Consider carefully the legal precedent and threat to free speech, said the state prosecutors in their letter this week, headed by Alabama Attorney General Luther Strange.

If it is possible to minimize the risks of climate change, then the same goes for exaggeration, said the letter. If minimization is fraud, exaggeration is fraud.

The popular comparison of legitimate skepticism and uncertainty over the causes of climate change with hiding the risks of tobacco use is just so silly. No one can be demonstrated to have been harmed by manmade climate change, partly because there is no way to establish causation, there has been no demonstrable increase in severe weather events, etc.

Besides, can any investor in Exxon Mobil really claim they never heard of the possible risks of anthropogenic climate change? That’s all we’ve been hearing in the news for the last 30 years.

But Dr. Spencer! It can be demonstrated that flash floods have killed more and more people in their cars over the last 150 years!” Sheesh. If you really think this is a valid argument, I can’t help you.

In fact, to the extent that recent climate change has been partly caused by humans (which I do believe…even though I cannot prove it), the positive externalities have likely outweighed the negative externalities (cold weather still kills more people than hot, crop productivity goes up with increasing CO2).

That is in addition to the fact that we have no large-scale replacements for fossil fuels yet, and to the extent we force expensive renewables on people, we make poverty worse. And poverty does kill.

Environmental groups that have pressured decision makers into bed with them on the issue should be held accountable for their deceit.

No, Spencer’s Research Wasn’t Funded by Peabody

Wednesday, June 15th, 2016

My vacation this week was interrupted this morning by some hate e-mail…apparently, the recent Peabody Coal bankruptcy produced paperwork that listed everyone that was ever paid by Peabody for anything.

As far as I can recall, I am quite sure that Peabody has paid me for two things. Neither was payment for climate research, but just for presentation of information and opinions.

First was a presentation I gave to their board of directors, maybe 2-3 years ago, for which I charged my usual speaking fee plus travel expenses to Washington D.C. As I recall, my talk was back-to-back with one by a representative from Natural Resources Defense Council.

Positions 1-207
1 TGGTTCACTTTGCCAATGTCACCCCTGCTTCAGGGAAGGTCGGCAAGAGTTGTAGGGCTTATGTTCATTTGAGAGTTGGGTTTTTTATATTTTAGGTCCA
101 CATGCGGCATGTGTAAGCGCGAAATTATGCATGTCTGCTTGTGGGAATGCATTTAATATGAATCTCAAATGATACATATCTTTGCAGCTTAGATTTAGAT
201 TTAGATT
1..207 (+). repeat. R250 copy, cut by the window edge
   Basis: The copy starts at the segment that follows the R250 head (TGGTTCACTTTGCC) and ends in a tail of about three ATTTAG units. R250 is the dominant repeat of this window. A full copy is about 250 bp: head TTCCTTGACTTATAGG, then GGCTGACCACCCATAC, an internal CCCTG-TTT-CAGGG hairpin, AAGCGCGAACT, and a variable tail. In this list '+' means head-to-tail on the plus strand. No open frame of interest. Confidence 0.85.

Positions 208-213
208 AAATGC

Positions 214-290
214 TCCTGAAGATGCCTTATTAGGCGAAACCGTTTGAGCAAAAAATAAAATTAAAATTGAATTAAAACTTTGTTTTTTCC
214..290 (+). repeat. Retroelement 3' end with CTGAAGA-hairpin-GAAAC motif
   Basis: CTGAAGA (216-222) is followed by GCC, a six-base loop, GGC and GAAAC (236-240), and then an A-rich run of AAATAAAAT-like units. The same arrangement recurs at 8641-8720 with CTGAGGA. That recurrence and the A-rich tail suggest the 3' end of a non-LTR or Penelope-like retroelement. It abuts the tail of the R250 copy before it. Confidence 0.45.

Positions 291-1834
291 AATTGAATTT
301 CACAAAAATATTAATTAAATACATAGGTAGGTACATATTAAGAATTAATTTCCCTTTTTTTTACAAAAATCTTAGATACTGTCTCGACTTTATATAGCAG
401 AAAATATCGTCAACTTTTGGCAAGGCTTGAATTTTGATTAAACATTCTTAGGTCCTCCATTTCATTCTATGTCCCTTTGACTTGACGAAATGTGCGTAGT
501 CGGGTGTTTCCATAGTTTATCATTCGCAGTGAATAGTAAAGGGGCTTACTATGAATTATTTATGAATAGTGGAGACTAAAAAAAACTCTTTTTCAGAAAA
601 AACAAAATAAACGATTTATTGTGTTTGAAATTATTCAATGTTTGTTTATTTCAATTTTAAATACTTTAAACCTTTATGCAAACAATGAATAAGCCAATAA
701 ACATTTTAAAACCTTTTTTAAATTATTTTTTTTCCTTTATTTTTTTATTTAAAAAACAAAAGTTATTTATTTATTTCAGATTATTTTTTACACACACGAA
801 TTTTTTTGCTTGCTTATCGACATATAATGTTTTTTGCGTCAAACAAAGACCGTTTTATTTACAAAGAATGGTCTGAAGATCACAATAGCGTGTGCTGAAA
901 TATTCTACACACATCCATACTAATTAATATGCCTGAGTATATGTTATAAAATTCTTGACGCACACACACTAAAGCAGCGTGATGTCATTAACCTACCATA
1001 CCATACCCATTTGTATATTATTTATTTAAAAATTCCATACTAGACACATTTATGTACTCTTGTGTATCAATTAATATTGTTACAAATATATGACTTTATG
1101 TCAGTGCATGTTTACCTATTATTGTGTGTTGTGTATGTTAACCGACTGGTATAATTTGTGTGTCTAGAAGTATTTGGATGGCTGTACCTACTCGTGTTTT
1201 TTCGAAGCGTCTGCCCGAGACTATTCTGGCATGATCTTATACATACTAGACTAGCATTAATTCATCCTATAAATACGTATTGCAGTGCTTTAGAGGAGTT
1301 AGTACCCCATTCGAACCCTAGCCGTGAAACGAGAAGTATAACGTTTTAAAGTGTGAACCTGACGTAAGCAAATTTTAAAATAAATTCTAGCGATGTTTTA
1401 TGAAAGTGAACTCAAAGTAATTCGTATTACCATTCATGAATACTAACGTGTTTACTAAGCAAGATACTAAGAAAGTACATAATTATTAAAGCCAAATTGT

The second instance was hearing testimony I was asked to write related to a legal case I’ve already blogged about, here. That took quite a bit of time, requiring rebuttal and surrebuttal testimonies, then travel to St. Paul, MN to testify in front of a judge. I don’t do such things for free, and I always make sure I do it on vacation time from my day job so I can’t be accused of double-dipping.

If people are that concerned about not having any financial relationships with fossil fuel interests, I suggest they stop using electricity and most of our modern conveniences. I would have accepted payment from Satanists for Sane Energy Policy for my opinions if it would help prevent energy poverty and the resulting preventable deaths.

Another Potential Reason Why Climate Sensitivity is Over-Estimated

Thursday, June 2nd, 2016

No, not that kind of feedback...

No, not that kind of feedback…


It’s been quite a while since I’ve discussed why the diagnosis of feedbacks in the climate system (and thus climate sensitivity) from observations is biased toward high climate sensitivity. It’s a controversial topic, one which we have a few published papers on, yet one I am more firmly convinced about than any other climate research I have ever published.

I’m pretty convinced that most of our detractors on the subject don’t even know what we are talking about. The refutations against our work have been a mixture of strawman arguments, red herrings, silliness, and deception.

To put it simply, if temperature change causes a change in the top-of-atmosphere radiative balance, then you can (with some assumptions regarding time lags) diagnose feedbacks by simply regressing the radiative variations against the temperature variations. BUT if it is instead a time-varying radiative imbalance causing a surface temperature change (causation reversed), then you cannot diagnose feedbacks.

If you try, then you will usually diagnose positive feedback, even if strongly negative feedback exists. Our most complete analysis of the effect was described here.

In general, both directions of causation are operating in the climate system. People like Andy Dessler will claim that ALL radiation changes are ultimately caused by temperature change, maybe at some earlier time, and so he thinks you can diagnose feedback.